A 2017 state law that compensates those wrongly convicted of a crime has already hit a snag as the fund that makes the payouts is running dry.
According to The Detroit News, $1.6 million is in the compensation fund but exonerated ex-prisoners awaiting payment are owed millions of dollars combined. The law requires the state to pay those wrongly convicted $50,000 for each year they served behind bars.
Attorney General Dana Nessel is hoping to tackle the shortfall quickly and resolve payments disputed by her predecessor, Bill Schuette.
“Attorney General Dana Nessel … is working closely with her team to move forward as quickly as possible in evaluating these cases,” said Nessel’s spokesperson, Kelly Rossman-McKinney. “However, she is deeply concerned about the level of funding available to meet the act’s commitment our state has made to compensate those individuals who have been wrongfully convicted and imprisoned.
“The current balance in the fund is so low that a single case or two could deplete it. We cannot and should not lead people to believe they will be compensated for their wrongful incarceration if we are unwilling to appropriate the necessary funds. Attorney General Nessel is hopeful our office can work with the Legislature and governor to ensure adequate funding is available.”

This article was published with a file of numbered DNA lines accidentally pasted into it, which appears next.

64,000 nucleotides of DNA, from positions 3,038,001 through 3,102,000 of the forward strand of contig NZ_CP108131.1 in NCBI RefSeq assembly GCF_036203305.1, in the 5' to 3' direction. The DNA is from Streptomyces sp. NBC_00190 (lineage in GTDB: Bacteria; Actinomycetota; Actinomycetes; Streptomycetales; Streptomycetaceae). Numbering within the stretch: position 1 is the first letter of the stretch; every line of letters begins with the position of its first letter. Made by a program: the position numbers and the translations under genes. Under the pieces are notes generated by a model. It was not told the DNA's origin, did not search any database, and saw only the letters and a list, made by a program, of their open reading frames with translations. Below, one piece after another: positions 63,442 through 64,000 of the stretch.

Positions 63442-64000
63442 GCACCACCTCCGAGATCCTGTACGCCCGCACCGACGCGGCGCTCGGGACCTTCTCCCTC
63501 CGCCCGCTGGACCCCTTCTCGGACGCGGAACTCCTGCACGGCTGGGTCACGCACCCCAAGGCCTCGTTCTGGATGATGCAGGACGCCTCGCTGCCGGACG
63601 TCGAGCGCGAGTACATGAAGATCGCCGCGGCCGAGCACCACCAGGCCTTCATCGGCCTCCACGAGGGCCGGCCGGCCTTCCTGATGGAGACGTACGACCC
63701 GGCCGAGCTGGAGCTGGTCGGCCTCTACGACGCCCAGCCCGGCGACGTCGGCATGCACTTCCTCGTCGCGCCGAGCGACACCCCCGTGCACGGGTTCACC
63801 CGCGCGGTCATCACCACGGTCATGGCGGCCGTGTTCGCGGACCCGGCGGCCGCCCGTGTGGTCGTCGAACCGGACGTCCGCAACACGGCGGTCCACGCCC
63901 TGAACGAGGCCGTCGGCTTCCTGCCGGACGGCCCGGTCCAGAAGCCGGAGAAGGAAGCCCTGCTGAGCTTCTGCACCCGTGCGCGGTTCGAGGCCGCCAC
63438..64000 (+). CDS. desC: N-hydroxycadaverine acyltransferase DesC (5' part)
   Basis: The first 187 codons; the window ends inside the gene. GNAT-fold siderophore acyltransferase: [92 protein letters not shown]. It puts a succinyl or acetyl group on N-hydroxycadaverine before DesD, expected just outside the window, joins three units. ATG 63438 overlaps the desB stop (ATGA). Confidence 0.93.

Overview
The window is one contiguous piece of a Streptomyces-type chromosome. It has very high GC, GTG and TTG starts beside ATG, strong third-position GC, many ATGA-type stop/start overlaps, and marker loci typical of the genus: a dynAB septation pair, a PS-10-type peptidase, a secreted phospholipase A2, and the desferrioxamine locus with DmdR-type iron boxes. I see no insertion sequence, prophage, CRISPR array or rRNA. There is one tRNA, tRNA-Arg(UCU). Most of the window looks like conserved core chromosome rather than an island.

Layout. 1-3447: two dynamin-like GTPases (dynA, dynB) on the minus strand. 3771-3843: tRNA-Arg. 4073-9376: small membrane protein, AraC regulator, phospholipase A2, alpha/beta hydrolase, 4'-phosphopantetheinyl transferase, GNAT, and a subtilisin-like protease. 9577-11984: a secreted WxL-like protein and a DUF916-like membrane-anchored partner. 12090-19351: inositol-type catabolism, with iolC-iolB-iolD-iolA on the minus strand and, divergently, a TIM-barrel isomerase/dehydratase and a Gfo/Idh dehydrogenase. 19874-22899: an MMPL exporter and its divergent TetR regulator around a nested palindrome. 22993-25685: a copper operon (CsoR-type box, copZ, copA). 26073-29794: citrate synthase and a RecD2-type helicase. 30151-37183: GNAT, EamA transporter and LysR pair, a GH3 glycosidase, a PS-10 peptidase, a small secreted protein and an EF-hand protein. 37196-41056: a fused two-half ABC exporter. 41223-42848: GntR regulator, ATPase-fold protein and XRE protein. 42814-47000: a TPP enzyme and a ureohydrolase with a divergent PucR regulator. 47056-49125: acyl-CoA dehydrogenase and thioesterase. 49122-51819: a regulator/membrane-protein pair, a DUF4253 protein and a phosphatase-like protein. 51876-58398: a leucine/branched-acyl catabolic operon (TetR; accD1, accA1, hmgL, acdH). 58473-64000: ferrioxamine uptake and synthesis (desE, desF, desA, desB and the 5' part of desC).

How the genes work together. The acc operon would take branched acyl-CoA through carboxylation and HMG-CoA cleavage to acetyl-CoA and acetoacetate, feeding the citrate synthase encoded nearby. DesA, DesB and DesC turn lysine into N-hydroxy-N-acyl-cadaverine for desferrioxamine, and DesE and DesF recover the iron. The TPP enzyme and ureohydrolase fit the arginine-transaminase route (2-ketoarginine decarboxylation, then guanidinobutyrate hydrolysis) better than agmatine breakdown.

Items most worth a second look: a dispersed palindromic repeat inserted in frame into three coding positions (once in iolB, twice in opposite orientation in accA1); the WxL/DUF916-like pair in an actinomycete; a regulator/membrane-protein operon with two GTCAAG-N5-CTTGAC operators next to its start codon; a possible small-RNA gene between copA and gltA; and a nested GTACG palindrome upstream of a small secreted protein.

One ex-inmate who was exonerated last March from a murder conviction, Richard Phillips, spent 46 years in prison before his case was overturned. He is the longest-serving wrongfully convicted inmate in U.S. history, according to the Innocence Clinic at the University of Michigan. The state owes him more than $2 million.
Former state senator Steve Bieda, a Warren Democrat, spent nearly 13 years working to get legislation passed for wrongful conviction compensation before his bill finally became law. Bieda said Tuesday that he is confident the funding shortfall will be fixed by Gov. Gretchen Whitmer, with cooperation from the Republican Legislature.
“The intention was to initially appropriate money for the fund, with the governor and Legislature doing annual appropriations as needed to properly fund it, which is what will undoubtedly happen now,” he said.
Whitmer, who will deliver her first State of the State Address tonight at 7 p.m., is slated to release her proposed budget in March.